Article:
Changing Camp

Figure 21

[Page 151] The propounder of the puzzle makes a square of five rows of five hollows, whose sides lie north and south, and east and west. It represents an Arab encampment on the move in the rainy season. According to the direction in which it is supposed to be moving, indicated by an arrow, the first row is called [Page 152] the Selaf, No. 2 the Deshar, No. 3 the Da'n, No. 4 the Bagar, No. 5 the Ghanam.

The expert then turns his back and invites the company to agree secretly among themselves on a particular hollow. When they have done so he asks "Going north, where is it?", and supposing that the selected square is the one marked X in the figure, they will answer "Among the Bagar". Then he 'asks, "Going east, where is it?" and they will answer "Among the Deshar". Turning round he is able to point at once to the chosen square to the astonishment, as a rule, of the beholders, for whom this elementary exercise in Cartesian coordinates has a touch of the miraculous.

The white man may be inclined to smile at the simplicity which finds so easy a puzzle marvelous; but if he has lived with the Arabs the bare diagram will call up to his mind a vivid picture of the Arab ferik on the move on some cloudy day in the rainy season, when the desert for the time being was green and blossoming like the rose.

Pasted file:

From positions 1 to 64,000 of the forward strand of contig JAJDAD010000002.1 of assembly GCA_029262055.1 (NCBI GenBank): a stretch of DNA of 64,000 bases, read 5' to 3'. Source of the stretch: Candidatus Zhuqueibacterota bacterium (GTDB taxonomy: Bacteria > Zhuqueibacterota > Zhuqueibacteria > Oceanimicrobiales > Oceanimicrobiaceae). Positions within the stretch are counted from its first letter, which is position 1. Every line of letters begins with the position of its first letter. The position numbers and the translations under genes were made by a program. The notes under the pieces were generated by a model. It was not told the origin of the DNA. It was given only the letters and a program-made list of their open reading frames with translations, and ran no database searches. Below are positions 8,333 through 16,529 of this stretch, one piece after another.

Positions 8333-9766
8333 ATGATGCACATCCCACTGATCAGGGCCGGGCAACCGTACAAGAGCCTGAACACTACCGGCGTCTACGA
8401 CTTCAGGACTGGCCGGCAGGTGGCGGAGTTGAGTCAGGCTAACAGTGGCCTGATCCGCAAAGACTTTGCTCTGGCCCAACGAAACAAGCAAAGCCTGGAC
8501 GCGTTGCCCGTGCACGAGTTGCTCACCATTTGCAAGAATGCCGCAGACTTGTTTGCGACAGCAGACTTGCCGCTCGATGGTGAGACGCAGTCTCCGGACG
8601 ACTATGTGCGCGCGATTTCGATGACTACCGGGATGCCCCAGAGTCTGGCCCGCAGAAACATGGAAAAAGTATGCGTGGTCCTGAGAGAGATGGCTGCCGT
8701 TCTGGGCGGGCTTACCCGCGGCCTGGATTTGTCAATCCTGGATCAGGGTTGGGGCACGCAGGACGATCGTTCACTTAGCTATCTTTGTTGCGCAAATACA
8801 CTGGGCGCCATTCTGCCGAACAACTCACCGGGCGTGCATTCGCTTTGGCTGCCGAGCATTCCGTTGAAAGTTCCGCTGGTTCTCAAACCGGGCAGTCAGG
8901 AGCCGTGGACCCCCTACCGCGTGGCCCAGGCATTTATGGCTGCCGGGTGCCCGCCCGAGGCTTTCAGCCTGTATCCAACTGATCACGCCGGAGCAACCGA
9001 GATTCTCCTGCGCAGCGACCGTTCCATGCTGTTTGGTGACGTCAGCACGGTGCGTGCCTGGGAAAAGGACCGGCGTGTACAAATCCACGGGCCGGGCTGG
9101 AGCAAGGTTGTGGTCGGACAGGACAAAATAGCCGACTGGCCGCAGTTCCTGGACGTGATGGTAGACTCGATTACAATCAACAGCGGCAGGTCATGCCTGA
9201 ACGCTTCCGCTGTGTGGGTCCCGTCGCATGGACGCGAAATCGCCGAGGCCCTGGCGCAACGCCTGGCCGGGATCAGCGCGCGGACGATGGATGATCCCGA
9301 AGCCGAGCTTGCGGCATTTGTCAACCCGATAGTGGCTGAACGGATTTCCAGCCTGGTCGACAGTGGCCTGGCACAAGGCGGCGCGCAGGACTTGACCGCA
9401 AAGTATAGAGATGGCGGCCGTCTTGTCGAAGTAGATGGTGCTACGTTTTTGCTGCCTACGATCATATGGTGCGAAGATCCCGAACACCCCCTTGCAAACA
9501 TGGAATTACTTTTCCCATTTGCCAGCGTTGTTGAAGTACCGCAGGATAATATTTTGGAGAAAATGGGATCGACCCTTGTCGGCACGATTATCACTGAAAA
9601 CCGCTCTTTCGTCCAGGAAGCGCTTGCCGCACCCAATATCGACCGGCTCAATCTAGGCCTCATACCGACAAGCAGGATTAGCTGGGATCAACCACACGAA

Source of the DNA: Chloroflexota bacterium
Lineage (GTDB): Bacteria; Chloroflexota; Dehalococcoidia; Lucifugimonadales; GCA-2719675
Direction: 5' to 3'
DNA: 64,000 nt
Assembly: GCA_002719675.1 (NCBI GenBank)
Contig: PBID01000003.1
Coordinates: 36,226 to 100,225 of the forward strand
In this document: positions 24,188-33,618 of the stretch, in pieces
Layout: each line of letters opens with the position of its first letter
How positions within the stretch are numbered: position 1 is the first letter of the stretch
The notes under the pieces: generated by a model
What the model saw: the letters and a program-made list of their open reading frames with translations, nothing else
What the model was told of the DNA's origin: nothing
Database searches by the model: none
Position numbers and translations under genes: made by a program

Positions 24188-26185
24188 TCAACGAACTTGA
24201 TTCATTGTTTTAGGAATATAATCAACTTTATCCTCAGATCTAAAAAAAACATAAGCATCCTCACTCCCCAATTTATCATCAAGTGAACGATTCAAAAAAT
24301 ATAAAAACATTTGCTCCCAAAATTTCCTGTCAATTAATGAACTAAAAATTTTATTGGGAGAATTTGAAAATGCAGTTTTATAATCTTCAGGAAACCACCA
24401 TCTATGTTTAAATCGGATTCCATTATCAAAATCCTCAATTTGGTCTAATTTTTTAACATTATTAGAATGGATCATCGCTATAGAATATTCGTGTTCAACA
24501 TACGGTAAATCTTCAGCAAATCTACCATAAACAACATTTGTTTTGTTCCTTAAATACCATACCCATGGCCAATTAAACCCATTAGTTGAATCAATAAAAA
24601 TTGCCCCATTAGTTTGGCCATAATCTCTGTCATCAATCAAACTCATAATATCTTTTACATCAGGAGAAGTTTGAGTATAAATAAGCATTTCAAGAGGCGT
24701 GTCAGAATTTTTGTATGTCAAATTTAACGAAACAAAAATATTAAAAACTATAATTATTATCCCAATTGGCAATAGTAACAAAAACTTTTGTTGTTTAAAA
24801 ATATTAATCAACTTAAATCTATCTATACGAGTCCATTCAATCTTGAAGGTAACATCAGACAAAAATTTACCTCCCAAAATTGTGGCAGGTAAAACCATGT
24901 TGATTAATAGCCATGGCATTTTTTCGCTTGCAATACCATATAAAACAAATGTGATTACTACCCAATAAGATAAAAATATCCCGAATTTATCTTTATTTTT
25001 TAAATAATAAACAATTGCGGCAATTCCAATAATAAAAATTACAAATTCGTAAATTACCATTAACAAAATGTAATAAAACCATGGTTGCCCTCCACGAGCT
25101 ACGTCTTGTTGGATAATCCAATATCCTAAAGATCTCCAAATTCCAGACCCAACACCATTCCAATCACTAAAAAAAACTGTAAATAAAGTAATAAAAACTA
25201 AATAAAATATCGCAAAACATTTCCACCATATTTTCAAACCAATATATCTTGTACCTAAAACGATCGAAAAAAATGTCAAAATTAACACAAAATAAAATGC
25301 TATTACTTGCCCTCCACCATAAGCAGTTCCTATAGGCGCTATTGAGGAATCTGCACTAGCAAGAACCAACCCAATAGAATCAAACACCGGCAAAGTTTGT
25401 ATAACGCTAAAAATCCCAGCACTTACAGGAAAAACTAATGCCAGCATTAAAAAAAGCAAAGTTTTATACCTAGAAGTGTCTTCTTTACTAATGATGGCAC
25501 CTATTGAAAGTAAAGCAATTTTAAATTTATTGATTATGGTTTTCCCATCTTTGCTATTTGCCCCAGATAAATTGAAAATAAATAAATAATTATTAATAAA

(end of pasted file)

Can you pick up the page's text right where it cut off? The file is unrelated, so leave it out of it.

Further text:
At the head of the procession is the Selaf, the vanguard of youths riding on camels, shouting and singing or galloping wildly after a gazelle which they have put up.

After them comes the Deshar, the herd of camels, male and female - round humped nagas and woolly frisking foals.

Then follows the main body, the Da'n, camels loaded with tents and baggage, and some bearing the 'Utfas, with long tassels swinging and bells jingling as they go.

Immediately behind the Da'n come the Bagar, the cattle, placed there so that if some infant in an 'Utfa becomes clamorous it can be appeased with milk straight from the cow.

Last of all the Ghanam, the sheep and goats, doing their best to straggle after the green grass, but kept going by vociferous children possessing a fluency of abuse far beyond their years.

Thus reminiscing, the town-dweller may be tempted to forget both the comforts of his present surroundings and the discomforts of the nomad life, and to recall favorably the Arab curse:

Allah yusak-kinak el mudun!"
"May God cause you to live in cities!"

Last update January 6, 2010